Mysterious ichthyosaur graveyard may have been a breeding ground

Why giant marine reptiles congregated at a site in what’s now Nevada has been unknown

An illustration of Shonisaurus popularis, ancient dolphinlike reptiles, swimming in water

For generations, ancient dolphinlike reptiles called Shonisaurus popularis (shown in this artist’s rendition) returned to their favorite safe water haven to breed, researchers say.

Gabriel Ugueto/Smithsonian

Some 230 million years ago, massive dolphinlike reptiles called ichthyosaurs gathered to breed in safe waters — just like many modern whales do.  

That’s the conclusion that researchers arrived at after studying a mysterious ichthyosaur graveyard in Berlin-Ichthyosaur State Park in Nevada. The park is home to the world’s richest assemblage of fossils of Shonisaurus popularis, one of the largest ichthyosaurs ever discovered (SN: 8/19/02).  

“This is something we see in modern marine vertebrates — gray whales make [the] trek to Baja California every year” to breed, says Randall Irmis, a paleontologist at the Natural History Museum of Utah in Salt Lake City. The sheltered, warm water offers safety for the whales (SN: 1/19/80).

The new finding, described December 19 in Current Biology, shows that this behavior “goes back at least 230 million years,” Irmis says. “It really connects the past to the present in a big way.”

The idea of birthing areas for ichthyosaurs has been proposed previously, and is even well-known enough to often be incorporated into artists’ renderings of the creatures, says Erin Maxwell, a paleontologist at the State Museum of Natural History in Stuttgart, Germany, who wasn’t involved in the new research. But, she says, this study “is the first to support these speculations with data.”

Nevada’s ichthyosaur fossil trove has been a puzzle to paleontologists for decades. One curiosity is the many ichthyosaur fossils clustered in what’s now the park, but about 230 million years ago, was part of a tropical sea. Another oddity is that the site seems as if it were almost entirely populated by giant, 14-meter-long adult S. popularis. And then there’s the tantalizing question of what caused the deaths.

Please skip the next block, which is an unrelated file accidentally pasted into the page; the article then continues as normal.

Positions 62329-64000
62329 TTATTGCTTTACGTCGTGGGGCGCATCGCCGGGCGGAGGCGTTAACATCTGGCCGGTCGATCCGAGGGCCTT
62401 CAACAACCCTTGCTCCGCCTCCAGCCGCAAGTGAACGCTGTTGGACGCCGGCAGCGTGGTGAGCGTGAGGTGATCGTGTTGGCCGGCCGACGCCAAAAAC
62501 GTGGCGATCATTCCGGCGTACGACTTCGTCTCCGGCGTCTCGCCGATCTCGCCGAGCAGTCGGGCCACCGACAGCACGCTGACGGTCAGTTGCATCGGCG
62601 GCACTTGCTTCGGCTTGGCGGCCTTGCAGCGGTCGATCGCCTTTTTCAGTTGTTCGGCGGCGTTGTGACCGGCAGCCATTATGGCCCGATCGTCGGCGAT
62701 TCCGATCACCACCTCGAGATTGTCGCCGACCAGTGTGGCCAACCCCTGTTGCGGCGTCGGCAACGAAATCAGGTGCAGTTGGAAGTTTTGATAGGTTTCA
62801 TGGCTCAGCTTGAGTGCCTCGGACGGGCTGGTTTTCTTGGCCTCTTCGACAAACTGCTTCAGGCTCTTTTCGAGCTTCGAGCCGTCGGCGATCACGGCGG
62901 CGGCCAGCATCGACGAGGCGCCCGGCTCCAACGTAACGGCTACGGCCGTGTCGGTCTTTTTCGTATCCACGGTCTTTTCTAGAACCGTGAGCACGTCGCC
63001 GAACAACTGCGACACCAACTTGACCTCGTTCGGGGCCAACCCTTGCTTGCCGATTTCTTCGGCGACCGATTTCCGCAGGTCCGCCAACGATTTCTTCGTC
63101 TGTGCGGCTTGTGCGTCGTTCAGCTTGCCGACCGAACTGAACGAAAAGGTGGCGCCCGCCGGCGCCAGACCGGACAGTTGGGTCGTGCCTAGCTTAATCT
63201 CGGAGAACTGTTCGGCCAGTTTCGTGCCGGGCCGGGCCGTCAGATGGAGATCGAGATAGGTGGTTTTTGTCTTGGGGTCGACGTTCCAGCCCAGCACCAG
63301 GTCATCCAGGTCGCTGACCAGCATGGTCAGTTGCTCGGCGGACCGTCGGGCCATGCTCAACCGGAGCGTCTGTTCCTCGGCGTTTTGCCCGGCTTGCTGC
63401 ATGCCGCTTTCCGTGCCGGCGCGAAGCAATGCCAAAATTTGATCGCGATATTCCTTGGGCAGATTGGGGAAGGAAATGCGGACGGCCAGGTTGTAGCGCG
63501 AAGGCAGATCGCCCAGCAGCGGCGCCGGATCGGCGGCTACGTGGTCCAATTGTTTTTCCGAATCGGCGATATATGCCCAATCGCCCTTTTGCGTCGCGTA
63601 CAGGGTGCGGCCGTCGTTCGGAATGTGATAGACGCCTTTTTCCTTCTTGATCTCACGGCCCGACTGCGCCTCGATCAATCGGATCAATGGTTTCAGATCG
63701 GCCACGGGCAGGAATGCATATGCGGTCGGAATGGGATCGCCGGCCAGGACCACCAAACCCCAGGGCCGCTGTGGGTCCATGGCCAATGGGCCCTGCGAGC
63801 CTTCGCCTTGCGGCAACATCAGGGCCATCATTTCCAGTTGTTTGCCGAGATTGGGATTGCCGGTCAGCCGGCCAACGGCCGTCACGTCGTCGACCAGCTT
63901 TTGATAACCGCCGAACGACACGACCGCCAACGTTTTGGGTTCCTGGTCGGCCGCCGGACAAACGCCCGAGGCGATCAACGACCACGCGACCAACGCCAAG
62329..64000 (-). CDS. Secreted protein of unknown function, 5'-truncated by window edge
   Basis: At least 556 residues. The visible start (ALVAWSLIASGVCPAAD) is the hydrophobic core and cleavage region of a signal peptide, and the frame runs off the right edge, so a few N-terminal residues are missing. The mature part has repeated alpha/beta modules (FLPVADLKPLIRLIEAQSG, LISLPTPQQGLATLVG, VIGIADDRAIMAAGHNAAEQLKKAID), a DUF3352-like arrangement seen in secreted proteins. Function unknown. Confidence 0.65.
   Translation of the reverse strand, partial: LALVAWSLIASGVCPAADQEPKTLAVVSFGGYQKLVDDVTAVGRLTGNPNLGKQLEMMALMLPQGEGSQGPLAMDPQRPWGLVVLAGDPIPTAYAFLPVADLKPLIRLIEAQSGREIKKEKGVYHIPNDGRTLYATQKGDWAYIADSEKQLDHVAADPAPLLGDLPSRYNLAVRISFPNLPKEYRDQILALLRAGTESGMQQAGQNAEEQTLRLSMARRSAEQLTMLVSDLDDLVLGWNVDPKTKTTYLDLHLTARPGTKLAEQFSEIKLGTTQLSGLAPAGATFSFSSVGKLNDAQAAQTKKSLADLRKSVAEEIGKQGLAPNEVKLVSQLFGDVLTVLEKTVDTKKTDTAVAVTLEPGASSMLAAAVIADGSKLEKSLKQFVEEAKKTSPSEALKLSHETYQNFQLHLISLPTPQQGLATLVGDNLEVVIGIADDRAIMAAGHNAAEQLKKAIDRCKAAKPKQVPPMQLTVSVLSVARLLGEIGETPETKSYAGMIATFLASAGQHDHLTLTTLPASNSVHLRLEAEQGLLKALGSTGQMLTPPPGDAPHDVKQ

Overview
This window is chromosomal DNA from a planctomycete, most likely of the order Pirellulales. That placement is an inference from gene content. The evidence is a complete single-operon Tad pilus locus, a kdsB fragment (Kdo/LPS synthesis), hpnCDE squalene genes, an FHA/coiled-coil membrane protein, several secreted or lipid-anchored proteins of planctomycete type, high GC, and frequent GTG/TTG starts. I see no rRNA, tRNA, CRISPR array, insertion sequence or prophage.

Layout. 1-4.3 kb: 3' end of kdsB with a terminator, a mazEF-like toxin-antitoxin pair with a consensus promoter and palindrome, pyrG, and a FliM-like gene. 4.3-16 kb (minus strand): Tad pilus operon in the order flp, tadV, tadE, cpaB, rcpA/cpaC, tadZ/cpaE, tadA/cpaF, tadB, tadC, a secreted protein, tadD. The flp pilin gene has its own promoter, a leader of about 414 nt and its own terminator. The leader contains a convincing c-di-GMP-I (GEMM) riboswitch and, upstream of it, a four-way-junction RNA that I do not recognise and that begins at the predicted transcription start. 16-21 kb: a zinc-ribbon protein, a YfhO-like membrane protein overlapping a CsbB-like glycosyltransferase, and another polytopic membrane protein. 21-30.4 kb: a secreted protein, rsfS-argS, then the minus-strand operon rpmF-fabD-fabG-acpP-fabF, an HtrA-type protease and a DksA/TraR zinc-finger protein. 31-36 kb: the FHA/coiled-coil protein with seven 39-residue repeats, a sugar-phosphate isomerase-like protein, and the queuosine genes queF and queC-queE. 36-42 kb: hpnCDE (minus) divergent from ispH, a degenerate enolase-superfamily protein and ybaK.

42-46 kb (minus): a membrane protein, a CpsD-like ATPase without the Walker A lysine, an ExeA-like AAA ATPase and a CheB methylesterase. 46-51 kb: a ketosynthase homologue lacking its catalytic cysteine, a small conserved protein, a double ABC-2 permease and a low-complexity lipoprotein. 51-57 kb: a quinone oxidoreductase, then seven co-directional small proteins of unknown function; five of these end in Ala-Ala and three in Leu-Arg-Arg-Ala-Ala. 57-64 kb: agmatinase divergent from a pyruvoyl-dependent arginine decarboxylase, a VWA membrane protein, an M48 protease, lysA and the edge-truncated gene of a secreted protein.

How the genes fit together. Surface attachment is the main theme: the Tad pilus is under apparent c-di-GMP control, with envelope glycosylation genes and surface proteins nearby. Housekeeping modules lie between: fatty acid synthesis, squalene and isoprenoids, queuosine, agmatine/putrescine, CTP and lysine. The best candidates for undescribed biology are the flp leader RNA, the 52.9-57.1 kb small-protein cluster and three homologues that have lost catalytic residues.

Scientists have previously suggested that the reptiles, which could be roughly the length of a school bus when grown, had congregated together for some unknown reason before something caused their mortality en masse.

Several pockets, or quarries, of specimens are scattered across the park. All told, Irmis and colleagues identified at least 112 ichthyosaur individuals in these quarries, including at one site where park officials had left previously discovered bones half-encased in the rock for public viewing.

That death snapshot meant that scientists could examine how the fossils were arranged relative to one another, perhaps offering insight into the reptiles’ behavior, says Neil Kelley, a paleontologist at Vanderbilt University in Nashville.

Kelley, Irmis and colleagues used digital cameras and a laser scanner to collect hundreds of measurements of the bone bed with the half-buried reptiles, combining the data into a 3-D model of the site. The team also studied the sizes and shapes of bones from across the park, including some now in museum collections. And the researchers analyzed the chemical makeup of the surrounding rocks and pored over older photographs and field notes.

Fossilized bones from at least seven ichthyosaurs (each highlighted with a different color) are shown in this 3-D model of a fossil bed in Nevada.
Fossilized bones from at least seven ichthyosaurs (each highlighted with a different color) are shown in this 3-D model of a fossil bed in Nevada.Smithsonian

These scraps of evidence helped the researchers begin to understand what they were looking at — and potentially solve at least one long-standing mystery: what brought these creatures together.

Though almost all of the park’s Shonisaurus skeletons are fully-grown adults, the site does have a few very tiny ichthyosaur remains, the scientists found. Using micro-computed tomography, a 3-D imaging technique that uses X-rays to see inside the fossils, the researchers discovered that some tiny bones were those of embryonic and newborn Shonisaurus.

The finding led the team to conclude that the site was a birthing ground. That could explain why there were so many of the same creatures in the same place alongside newborns, the researchers say.

The site also seems to have been a birthing ground for Shonisaurus for a long time. Rather than all the quarries dating to roughly the same time, different ones are separated by at least hundreds of thousands of years, the researchers found.

As for what killed the reptiles, “we don’t know,” Irmis says.

Among the hypotheses for a mass mortality event were harmful algal blooms or large-scale volcanic activity. But the new rock chemistry data eliminated those events as culprits.

Some of the animals in each quarry could have still died en masse. Having the creatures grouped in one place to breed may have left the reptiles vulnerable to a sudden catastrophic event that buried them in sediment, such as an undersea landslide.

But the fossil finds might also represent “just normal mortality over time,” Irmis says, given how the creatures seem to have come to the site again and again.

Carolyn Gramling is the earth & climate writer. She has bachelor’s degrees in geology and European history and a Ph.D. in marine geochemistry from MIT and the Woods Hole Oceanographic Institution.

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